To resign as Trustee, the following steps generally must occur:
1. Check the original Trust document to see if there is a successor Trustee named. If there is no successor Trustee listed, a new Trustee will have to be appointed. The Trust may allow you to appoint a successor Trustee, but a thorough examination of the Trust will be required to determine this. If one or more of the original Grantors are still living and capable, they can name a successor trustee, if the Trust is a Revocable Trust. If the Grantor is unable to appoint a new Trustee, the current beneficiaries may be able to appoint a new Trustee. As a last resort, the Court always has the ability to appoint a successor Trustee. Whether these options are available to you depends largely on the terms of the Trust and the type of Trust.
If you’re age 65 or older, issues like retirement and long-term care planning are probably becoming more frequent topics of conversation. Even if you’re not in this population group, chances are you know and care for someone who is. Research from the U. S. Department of Health and Human Services suggests that if you are age 65 or older, you’re most likely going to need long-term care at some point in your life. Unless you are sufficiently wealthy or exceptionally poor, it is wise to do some advanced planning to cope with the increasing health care costs that will accompany long-term care stays.
Options you may want to investigate include, but are not limited to:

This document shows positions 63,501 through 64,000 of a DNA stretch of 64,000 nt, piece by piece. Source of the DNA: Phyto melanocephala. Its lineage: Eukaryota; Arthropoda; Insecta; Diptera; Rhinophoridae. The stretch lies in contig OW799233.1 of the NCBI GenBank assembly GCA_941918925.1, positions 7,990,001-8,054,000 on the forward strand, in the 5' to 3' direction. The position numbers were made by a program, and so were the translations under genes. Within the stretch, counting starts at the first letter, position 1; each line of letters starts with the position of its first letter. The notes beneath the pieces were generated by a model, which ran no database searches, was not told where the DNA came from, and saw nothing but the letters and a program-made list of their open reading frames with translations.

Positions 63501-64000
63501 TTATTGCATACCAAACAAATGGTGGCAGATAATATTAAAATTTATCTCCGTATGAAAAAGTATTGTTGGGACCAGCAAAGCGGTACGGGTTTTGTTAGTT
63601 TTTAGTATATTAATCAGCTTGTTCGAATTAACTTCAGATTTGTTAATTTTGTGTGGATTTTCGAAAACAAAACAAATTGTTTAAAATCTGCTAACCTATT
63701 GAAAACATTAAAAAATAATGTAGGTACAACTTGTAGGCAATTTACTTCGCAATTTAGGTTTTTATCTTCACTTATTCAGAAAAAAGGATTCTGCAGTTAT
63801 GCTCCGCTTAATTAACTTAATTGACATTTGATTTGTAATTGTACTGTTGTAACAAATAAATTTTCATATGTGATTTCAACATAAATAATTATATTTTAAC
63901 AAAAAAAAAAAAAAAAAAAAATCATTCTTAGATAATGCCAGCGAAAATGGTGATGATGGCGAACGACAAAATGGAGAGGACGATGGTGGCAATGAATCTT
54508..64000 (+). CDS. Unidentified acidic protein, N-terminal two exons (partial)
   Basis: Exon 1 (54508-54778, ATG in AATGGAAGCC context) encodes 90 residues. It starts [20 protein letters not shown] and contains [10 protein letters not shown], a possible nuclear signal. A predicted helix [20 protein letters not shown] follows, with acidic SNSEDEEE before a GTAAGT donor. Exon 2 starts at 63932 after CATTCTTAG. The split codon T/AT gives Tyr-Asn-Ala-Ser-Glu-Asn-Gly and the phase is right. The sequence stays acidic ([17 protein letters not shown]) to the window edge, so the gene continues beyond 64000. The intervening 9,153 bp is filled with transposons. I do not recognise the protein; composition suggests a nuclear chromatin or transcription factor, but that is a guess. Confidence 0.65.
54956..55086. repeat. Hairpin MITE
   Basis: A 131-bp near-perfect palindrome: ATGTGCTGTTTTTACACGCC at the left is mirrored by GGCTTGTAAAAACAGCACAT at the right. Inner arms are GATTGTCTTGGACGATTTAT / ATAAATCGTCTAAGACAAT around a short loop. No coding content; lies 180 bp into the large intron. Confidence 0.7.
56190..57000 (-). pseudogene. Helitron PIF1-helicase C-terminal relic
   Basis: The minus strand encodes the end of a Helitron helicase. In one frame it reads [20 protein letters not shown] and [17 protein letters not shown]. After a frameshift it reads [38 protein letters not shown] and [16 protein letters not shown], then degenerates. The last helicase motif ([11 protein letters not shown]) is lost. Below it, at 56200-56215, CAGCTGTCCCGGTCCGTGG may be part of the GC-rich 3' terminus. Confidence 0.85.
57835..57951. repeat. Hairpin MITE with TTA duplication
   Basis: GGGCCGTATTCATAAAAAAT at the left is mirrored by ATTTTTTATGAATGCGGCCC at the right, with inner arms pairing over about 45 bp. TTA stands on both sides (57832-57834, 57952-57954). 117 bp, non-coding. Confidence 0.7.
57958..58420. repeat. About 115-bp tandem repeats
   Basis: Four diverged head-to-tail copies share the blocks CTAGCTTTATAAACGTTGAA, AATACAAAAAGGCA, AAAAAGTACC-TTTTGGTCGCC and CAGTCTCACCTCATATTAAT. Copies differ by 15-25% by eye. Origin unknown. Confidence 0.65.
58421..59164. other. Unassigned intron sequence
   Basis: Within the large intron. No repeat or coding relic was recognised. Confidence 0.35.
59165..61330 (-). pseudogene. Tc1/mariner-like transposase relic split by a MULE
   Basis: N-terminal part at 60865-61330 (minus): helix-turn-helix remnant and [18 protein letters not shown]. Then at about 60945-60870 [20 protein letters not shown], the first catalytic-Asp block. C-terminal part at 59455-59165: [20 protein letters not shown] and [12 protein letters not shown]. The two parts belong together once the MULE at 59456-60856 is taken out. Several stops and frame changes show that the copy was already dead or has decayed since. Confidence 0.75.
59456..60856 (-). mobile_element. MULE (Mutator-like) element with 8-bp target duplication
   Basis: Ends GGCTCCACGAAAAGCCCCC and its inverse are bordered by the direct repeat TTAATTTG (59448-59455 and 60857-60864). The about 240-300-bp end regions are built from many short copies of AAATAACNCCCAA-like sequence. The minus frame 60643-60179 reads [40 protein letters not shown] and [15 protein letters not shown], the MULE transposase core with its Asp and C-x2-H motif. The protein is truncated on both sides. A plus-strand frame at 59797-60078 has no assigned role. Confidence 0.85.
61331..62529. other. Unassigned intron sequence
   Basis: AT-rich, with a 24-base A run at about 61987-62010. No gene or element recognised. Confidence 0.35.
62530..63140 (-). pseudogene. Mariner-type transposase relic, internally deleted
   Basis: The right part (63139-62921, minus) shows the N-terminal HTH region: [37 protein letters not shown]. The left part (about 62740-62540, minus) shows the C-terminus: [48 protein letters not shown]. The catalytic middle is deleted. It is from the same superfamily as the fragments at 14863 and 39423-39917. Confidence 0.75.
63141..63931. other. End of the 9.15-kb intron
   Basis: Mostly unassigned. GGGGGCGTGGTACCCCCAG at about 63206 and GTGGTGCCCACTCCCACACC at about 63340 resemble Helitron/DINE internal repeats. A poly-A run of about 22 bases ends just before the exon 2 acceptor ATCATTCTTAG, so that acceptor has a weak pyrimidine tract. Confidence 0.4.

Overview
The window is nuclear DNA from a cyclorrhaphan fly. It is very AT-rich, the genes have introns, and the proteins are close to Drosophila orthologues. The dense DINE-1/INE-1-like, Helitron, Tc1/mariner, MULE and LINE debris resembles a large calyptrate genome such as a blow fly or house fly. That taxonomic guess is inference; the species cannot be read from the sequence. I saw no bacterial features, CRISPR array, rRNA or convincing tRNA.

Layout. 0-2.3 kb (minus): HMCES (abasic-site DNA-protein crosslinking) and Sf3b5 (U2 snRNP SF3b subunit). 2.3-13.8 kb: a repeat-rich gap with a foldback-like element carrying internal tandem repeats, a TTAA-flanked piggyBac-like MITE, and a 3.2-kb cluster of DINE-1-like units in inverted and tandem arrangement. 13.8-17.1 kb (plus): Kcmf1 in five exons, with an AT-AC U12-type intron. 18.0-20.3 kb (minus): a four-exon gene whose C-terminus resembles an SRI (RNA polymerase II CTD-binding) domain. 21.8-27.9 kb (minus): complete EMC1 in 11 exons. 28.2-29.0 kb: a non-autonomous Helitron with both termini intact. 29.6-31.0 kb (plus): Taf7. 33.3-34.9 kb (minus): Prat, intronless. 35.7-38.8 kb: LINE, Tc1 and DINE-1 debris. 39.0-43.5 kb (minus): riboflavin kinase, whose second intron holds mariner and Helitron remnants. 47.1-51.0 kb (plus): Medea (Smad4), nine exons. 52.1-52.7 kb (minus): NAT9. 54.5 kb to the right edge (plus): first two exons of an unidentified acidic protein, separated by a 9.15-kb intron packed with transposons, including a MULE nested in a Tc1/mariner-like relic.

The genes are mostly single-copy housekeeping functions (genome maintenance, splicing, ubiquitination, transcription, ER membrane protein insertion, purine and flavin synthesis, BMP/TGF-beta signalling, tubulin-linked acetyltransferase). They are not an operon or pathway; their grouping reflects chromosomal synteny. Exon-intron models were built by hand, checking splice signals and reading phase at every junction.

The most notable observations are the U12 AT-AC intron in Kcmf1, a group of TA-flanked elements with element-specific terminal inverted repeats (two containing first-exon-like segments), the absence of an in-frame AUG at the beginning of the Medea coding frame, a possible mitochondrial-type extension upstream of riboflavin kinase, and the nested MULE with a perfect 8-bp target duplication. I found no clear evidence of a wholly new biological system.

1. Long-term Care Insurance. The older you are and the longer you wait to obtain insurance, the more expensive it will become. Costs for long-term care insurance (LTCI) tend to be expensive and premiums will most likely rise over your lifetime. With average premiums running at $2,700 per year (according to industry research firm, LifePlans), many seniors may find LTCI too cost prohibitive to be a realistic option. Additionally, your age or current health condition may disqualify you from obtaining this type of insurance.
2. Life Insurance. Some insurance companies offer life insurance with long-term care riders. With this type of policy, your beneficiaries may still receive a death benefit even if you use long-term care rider benefits. With traditional LTCI, there is no death benefit paid to your beneficiaries after your death.
3. Family Members. Your immediate or extended family members may be able and willing to care for you or pay for your health care costs. However, with annual nursing home costs running an average of $89,000 annually, according to a 2018 Genworth study, few families can afford to cover these costs for a year, let alone for multiple years.
4. Medicare. Many people do not realize that Medicare does NOT cover long-term care expenses for patients requiring full nursing home care, except for very limited circumstances and for short periods of time.